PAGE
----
Effect of surfactants and thickeners on the stability of menthol–diphenhydramine cream identified by magnetic resonance imaging
The purpose of this paper is to find a stable formulation for menthol-diphenhydramine cream without concern about phase separation. The explorative analysis using Viscovery SOMine revealed that hydrophilic-lipophilic balance is an important factor for stabilizing effects of the surfactants, but, in addition, thickeners must be used to acquire the desired stability.
Membrane microdomain structures of liposomes and their contribution to the cellular uptake efficiency into HeLa cells
The relationship between membrane microdomain structure of liposomes and their cellular uptake efficiency is analyzed. Five distinct clusters for the microstructure properties are found using Viscovery SOMine.
Application of artificial neural network to investigate the effects of 5-fluorouracil on ribonucleotides and deoxyribonucleotides in HepG2 cells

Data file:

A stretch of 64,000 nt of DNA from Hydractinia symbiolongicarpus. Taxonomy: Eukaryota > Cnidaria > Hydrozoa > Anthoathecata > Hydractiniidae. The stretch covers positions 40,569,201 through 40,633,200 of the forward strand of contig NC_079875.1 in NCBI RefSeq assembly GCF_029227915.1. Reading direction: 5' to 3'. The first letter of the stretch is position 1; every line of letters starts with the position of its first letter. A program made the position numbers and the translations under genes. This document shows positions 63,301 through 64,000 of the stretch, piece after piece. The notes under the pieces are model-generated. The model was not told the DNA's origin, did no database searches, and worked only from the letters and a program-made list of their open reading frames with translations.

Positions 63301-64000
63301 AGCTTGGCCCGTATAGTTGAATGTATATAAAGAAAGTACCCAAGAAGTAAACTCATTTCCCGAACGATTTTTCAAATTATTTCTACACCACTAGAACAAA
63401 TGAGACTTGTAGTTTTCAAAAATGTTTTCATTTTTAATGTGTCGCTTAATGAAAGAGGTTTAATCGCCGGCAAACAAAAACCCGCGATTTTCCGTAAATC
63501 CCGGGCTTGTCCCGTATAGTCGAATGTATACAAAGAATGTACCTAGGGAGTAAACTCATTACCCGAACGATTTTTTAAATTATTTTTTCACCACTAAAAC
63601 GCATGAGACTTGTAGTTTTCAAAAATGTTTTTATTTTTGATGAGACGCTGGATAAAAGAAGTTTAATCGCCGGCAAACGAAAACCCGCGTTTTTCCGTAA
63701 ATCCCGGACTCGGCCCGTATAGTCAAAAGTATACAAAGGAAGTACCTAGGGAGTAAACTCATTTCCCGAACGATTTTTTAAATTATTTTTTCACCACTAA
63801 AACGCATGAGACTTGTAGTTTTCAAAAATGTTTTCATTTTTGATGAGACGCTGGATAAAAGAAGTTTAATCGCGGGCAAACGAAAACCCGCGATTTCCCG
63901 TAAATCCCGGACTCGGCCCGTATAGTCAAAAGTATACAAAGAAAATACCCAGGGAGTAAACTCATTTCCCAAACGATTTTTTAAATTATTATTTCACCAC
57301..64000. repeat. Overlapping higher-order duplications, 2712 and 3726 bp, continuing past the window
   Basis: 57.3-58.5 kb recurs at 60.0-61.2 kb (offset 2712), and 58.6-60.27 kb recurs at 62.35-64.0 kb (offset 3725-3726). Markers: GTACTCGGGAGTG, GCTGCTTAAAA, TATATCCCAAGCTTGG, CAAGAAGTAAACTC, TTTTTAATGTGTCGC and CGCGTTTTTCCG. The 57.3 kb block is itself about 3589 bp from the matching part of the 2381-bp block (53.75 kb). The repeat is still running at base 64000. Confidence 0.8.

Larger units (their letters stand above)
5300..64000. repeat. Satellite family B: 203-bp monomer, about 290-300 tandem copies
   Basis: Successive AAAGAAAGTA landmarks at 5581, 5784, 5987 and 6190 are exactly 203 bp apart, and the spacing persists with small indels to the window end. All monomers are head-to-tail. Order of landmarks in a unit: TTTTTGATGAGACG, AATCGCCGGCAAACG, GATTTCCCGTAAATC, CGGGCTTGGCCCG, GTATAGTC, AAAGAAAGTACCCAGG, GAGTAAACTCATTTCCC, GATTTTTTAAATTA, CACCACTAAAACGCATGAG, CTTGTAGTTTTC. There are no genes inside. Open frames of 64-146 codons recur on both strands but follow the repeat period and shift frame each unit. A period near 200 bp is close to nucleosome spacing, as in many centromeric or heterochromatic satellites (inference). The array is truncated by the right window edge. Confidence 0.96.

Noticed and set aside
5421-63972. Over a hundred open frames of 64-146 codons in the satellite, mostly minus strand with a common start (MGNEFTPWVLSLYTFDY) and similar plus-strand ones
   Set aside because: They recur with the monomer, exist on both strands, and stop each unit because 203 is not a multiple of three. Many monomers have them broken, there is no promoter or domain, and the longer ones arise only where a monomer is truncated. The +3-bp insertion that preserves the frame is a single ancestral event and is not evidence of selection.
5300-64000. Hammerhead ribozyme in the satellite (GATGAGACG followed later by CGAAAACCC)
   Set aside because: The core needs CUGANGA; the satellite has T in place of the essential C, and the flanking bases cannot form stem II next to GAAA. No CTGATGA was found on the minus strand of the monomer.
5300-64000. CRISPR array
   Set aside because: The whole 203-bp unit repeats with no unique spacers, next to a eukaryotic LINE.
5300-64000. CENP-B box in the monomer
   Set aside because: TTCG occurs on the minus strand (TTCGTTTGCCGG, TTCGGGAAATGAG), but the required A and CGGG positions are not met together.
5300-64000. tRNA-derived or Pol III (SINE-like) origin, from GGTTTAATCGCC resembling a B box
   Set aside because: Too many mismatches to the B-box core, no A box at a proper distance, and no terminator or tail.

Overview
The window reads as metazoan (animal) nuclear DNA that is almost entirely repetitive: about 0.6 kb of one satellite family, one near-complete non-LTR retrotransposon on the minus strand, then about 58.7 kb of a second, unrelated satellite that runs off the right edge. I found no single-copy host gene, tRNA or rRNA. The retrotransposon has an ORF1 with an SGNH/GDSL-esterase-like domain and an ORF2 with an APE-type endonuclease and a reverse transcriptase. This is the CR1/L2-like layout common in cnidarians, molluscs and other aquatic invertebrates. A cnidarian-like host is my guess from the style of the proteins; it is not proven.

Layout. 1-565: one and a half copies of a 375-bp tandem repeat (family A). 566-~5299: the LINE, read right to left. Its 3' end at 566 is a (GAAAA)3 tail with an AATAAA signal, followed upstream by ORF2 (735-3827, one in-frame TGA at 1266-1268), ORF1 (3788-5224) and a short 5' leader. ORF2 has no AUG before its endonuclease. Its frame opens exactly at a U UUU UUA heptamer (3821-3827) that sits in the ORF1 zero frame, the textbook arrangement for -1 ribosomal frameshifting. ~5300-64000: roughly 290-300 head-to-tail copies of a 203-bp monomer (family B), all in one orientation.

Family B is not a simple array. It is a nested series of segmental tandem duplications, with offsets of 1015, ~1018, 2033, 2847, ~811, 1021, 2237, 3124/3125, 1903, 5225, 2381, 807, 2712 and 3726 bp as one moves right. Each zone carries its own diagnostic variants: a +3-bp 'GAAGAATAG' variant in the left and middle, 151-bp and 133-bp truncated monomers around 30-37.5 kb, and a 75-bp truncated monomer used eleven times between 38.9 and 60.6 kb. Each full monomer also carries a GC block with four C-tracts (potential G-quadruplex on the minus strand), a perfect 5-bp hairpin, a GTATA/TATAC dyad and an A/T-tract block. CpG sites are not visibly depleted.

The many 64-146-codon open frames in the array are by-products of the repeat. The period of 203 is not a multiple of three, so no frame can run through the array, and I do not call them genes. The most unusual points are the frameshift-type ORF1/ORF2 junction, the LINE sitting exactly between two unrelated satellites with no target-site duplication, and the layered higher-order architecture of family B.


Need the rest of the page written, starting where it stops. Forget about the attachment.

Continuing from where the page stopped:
This study analyzes the effects of the anti-cancer agent 5-fluorouracil on nucleotides in HepG2 cells. By comparing treated and untreated cells, the Viscovery SOMine cluster model revealed various effects on the deoxyribonucleotides.
Self-organizing map analysis for understanding comprehensive relationships between formulation variables, state of water, and the physical stability of pharmaceutical emulsions
Physical stability of pharmaceutical emulsions is analyzed in relation to surfactant content, water content and hydrophilic–lipophilic balance in the formulation. The Viscovery SOMine model of these emulsions shows four distinct clusters and allows analysis of the stable solutions.